Foreclosure freezes are not just a mortgage issue

October 14, 2010 by Kelly Kent

With the issue of delayed bank foreclosures at the top of the evening news, I wanted to provide a different perspective on the issue and highlight what I think are some very important, yet often underestimated risks hidden within this issue.

For many homeowners, the process of becoming delinquent and eventually going into default is actually a cash-flow positive experience. The process offers these borrowers temporary “free rent,” whereby a major previous monthly commitment is no longer a monthly obligation, freeing up cash for other purposes, including paying other bills. For those consumers who are managing cash flow issues each month, the lack of a mortgage commitment immediately allows them to meet other commitments more easily – making payments on credit cards and car loans that may have previously also become delinquent.

From the perspective of a credit card or auto lender, the extended foreclosure process is a short-term positive – it allows a borrower who had previously struggled to remain current to now pay on time and in the short-run, contributes to portfolio health. Although these lenders will experience an improvement in delinquency rates, the reality is that the credit risk is simply dormant. At some point, the consumer’s mortgage will go into foreclosure, and which point the consumer will again be under pressure to continue meeting their obligations. The hidden and significant risk management issue is the misinterpretation of improved delinquency rates.

Halting foreclosures means that an accumulating number of consumers are going to enter into this delayed stage of ‘free rent’, without any immediate prospect of having to make a rent or mortgage payment in the near future. In fact, according to Bank of America, “the average foreclosed borrower has not made a payment in 18 months”. This extended period of foreclosure delay will naturally result in a larger number of consumers being able to meet their non-mortgage obligations – but only while their free-rent status exists. A lender who has an interest in the “free rent” consumer is actually sitting on a time-bomb. When foreclosures stop or slow to a rate that is less than consumers entering it, that group will continue to grow in size – until foreclosures start again – at which point thousands of consumers will be processed and will have to start managing rent/housing payments again. Almost immediately, thousands of consumers who have had no problems meeting their obligations will have to start making decisions about which to pay and which not to pay.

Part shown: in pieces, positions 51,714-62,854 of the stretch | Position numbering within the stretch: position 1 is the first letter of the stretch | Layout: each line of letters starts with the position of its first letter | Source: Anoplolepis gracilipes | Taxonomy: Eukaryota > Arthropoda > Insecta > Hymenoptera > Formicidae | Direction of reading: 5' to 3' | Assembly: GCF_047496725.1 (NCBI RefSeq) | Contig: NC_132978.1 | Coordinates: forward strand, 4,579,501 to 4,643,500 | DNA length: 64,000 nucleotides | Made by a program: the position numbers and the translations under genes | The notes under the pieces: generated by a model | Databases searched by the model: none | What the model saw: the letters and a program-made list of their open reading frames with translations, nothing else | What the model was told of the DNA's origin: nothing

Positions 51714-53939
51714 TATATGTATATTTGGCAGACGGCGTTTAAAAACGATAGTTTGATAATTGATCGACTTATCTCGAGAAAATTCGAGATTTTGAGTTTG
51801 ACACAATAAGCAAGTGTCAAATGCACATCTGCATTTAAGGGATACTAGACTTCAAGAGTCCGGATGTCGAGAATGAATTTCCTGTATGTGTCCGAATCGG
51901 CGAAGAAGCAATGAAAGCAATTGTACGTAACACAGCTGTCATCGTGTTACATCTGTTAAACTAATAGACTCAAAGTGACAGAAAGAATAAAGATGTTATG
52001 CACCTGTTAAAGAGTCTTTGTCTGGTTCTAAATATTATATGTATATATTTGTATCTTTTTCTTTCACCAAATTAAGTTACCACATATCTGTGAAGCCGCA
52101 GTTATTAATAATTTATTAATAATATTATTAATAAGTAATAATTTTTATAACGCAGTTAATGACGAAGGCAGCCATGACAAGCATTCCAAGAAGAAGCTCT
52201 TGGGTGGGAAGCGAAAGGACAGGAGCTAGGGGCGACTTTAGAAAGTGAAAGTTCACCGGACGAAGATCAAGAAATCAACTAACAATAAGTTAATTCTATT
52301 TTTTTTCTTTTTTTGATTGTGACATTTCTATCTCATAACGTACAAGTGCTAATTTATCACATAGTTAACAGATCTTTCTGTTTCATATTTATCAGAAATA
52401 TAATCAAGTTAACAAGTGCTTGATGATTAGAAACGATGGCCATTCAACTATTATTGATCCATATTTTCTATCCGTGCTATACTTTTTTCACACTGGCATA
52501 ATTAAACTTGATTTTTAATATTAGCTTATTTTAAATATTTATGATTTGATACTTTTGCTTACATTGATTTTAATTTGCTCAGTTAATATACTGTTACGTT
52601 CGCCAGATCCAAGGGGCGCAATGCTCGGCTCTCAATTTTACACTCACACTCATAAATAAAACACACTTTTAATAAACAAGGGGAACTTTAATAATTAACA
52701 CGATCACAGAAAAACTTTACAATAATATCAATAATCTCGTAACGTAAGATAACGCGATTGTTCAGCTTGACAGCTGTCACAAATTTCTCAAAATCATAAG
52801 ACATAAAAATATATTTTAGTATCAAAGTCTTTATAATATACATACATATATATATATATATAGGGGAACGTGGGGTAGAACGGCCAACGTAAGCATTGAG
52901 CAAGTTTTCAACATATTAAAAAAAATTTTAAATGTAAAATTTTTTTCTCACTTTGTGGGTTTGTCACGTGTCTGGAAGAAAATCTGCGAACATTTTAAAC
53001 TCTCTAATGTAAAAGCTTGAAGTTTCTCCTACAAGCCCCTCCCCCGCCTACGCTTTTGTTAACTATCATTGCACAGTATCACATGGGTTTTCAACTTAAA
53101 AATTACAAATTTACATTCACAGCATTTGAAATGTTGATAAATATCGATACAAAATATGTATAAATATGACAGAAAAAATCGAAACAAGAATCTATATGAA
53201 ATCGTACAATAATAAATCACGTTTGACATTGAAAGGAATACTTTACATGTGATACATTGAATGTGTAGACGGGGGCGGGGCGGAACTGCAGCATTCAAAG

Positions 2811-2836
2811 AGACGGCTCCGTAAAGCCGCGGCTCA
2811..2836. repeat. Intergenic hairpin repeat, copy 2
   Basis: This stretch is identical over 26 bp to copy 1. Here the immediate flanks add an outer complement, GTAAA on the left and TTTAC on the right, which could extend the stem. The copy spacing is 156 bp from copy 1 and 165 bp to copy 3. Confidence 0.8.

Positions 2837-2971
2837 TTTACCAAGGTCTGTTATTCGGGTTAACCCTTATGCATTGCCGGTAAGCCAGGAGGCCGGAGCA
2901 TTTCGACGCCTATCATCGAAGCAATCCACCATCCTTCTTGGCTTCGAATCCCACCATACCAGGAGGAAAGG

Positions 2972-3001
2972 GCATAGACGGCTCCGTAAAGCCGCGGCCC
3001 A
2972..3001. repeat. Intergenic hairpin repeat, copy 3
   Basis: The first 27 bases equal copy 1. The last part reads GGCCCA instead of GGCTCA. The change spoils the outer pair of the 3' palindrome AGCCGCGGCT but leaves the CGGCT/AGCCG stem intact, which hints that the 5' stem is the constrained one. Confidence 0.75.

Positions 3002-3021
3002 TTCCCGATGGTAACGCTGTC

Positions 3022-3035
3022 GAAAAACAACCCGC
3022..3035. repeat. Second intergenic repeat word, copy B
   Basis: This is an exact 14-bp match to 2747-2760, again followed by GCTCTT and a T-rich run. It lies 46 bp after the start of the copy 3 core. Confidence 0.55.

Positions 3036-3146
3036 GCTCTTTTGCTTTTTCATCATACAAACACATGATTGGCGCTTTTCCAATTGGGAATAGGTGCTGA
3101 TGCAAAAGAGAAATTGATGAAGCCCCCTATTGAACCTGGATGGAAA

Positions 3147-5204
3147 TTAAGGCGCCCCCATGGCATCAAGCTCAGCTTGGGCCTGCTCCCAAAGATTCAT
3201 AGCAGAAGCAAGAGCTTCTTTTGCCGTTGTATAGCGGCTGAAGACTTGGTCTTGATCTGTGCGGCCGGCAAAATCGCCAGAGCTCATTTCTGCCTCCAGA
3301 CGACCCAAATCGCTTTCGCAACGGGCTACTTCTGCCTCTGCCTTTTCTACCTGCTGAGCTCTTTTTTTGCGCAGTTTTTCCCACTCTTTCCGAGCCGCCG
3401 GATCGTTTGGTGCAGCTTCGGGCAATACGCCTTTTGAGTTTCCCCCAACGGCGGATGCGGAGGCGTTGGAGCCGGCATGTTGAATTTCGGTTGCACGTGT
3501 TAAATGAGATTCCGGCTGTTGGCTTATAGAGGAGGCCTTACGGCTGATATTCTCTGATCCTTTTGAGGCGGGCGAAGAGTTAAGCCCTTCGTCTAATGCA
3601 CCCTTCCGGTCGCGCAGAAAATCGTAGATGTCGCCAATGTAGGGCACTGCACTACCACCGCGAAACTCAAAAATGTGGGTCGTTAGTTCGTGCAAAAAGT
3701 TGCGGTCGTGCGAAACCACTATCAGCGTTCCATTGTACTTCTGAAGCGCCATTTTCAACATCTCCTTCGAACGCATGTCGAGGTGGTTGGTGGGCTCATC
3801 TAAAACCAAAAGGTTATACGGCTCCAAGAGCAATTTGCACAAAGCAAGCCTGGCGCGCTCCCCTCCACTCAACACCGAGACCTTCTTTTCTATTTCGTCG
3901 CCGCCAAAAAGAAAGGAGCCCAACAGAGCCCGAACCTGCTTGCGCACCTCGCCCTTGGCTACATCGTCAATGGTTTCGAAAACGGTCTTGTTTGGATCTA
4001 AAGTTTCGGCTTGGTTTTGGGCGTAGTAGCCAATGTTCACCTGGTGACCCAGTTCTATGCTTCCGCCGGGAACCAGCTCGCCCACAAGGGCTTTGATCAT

So, this buildup of rent-free mortgage holders presents a serious risk management issue to non-mortgage lenders that must be addressed. Lenders who have a relationship with a consumer who is delinquent on their mortgage may be easily fooled into thinking that they are not exposed to the same credit risk as mortgage lenders, but I think that these lenders will quickly find that consumers who have lived rent-free for over a year will have a very difficult time managing this transition, and if not diligent, credit card issuers and automotive lenders may find themselves in trouble.